Man, does Werner Herzog need to stick to making documentaries. Representing factual reality is clearly where his filmmaking passions lie, yet he continues to write and direct narrative features that serve no purpose other than to share historical fact through dramatization. Queen of the Desert is the second Herzog film to see U.S. release in half as many weeks, and much like Salt and Fire, this is a film that can be quite gorgeous to look at, but is so devoid of compelling substance that the imagery ceases to have any meaning.

Ostensibly, Queen of the Desert is a biopic of Gertrude Bell (inexplicably played by Nicole Kidman), an English explorer and political attaché who established diplomatic ties to the Arab nations of the Middle East. However, Herzog doesn’t make much of an effort to depict Bell’s travels or interactions with any sense of narrative arc, goal, or even coherence. Bell is established early as a fiercely intelligent woman who is restricted by the expected role of a woman in British society, but as Herzog depicts her life she does little more than become entangled in romantically chaste encounters with men in between extended bouts of wandering through the desert, making that proclamation of early feminism a moot bit of trivia.

There’s little evidence that Bell grows or matures in any way from her travels, and the impact of her expeditions is really only illuminated by a pre-credits title card that explains what exactly she did. I don’t doubt that the events the film portrays were extensively researched, and admittedly the performances of Kidman, James Franco, Robert Pattinson, and Damian Lewis are all admirably executed, likely accurate caricatures of the historical figures they are supposed to represent. But there’s no story here, nothing to keep the audience’s attention or even grab it in the first place. Stories can be composed of facts, but some sort of composition does indeed have to take place for those facts to be compelling.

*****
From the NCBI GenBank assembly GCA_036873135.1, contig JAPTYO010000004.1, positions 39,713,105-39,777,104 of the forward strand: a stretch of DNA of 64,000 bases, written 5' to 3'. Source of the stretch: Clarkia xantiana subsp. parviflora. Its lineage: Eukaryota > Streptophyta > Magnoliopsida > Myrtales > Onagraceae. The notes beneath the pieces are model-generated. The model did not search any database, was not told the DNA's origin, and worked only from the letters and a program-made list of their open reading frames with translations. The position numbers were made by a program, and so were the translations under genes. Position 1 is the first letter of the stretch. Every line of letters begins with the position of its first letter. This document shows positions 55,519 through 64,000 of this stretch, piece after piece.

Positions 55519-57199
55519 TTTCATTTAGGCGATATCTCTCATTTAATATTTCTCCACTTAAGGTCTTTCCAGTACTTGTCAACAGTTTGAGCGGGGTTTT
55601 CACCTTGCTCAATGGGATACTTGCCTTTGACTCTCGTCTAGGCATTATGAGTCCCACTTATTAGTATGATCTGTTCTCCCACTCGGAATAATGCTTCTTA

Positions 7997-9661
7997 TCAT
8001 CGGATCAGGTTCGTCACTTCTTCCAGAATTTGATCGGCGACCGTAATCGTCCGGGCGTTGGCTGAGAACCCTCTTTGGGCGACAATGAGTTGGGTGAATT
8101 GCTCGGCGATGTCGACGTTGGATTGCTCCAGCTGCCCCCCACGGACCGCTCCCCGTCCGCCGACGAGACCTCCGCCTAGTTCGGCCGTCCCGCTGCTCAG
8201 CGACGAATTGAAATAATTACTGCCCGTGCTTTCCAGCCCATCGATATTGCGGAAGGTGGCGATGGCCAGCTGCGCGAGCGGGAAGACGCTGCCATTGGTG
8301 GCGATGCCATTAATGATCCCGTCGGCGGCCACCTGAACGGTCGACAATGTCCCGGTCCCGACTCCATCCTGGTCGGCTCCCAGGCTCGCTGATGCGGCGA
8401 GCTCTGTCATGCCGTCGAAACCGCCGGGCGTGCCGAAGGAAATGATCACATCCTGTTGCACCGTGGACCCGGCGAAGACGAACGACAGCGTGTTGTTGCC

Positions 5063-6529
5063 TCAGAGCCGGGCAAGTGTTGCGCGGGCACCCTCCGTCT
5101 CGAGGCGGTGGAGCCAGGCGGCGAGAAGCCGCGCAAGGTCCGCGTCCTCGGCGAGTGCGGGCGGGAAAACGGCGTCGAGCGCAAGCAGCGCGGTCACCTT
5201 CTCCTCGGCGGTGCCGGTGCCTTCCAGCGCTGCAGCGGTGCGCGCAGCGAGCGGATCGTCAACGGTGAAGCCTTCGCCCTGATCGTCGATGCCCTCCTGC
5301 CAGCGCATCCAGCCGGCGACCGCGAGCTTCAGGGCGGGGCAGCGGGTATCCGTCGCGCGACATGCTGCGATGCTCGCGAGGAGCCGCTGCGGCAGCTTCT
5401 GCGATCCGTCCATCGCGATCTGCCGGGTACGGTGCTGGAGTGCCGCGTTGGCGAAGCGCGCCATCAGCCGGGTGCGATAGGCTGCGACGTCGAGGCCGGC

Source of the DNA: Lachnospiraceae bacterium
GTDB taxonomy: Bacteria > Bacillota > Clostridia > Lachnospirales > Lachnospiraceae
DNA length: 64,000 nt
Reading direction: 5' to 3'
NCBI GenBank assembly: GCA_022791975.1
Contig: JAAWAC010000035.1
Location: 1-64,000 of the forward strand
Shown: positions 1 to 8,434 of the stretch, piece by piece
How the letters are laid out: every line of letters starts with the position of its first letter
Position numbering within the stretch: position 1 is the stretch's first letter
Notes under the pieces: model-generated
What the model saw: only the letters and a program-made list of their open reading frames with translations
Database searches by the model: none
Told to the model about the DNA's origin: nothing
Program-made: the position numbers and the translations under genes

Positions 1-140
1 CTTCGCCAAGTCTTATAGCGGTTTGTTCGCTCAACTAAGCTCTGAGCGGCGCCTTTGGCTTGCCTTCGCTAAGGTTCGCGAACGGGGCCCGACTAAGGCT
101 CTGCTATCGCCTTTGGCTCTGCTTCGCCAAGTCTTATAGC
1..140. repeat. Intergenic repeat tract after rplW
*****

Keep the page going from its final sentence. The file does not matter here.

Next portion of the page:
Of course, the one type of composition that Herzog seems to excel at is in his shots, and the gorgeous set design evokes the early twentieth century sense of English decorum that many period pieces gloss over. But those beautiful images make little impact if there’s not a suitable context for their presence. What more can be said for a film that seems to think that the poetry of a woman’s life is so self-evident that no narrative structure is needed? The problem is that Gertrude Bell isn’t on screen in Queen of the Desert. Nicole Kidman is. And no actor or actress is so insightful to the mind of another person that their simple assumption of that role will speak the volumes necessary for this plotless drivel to work.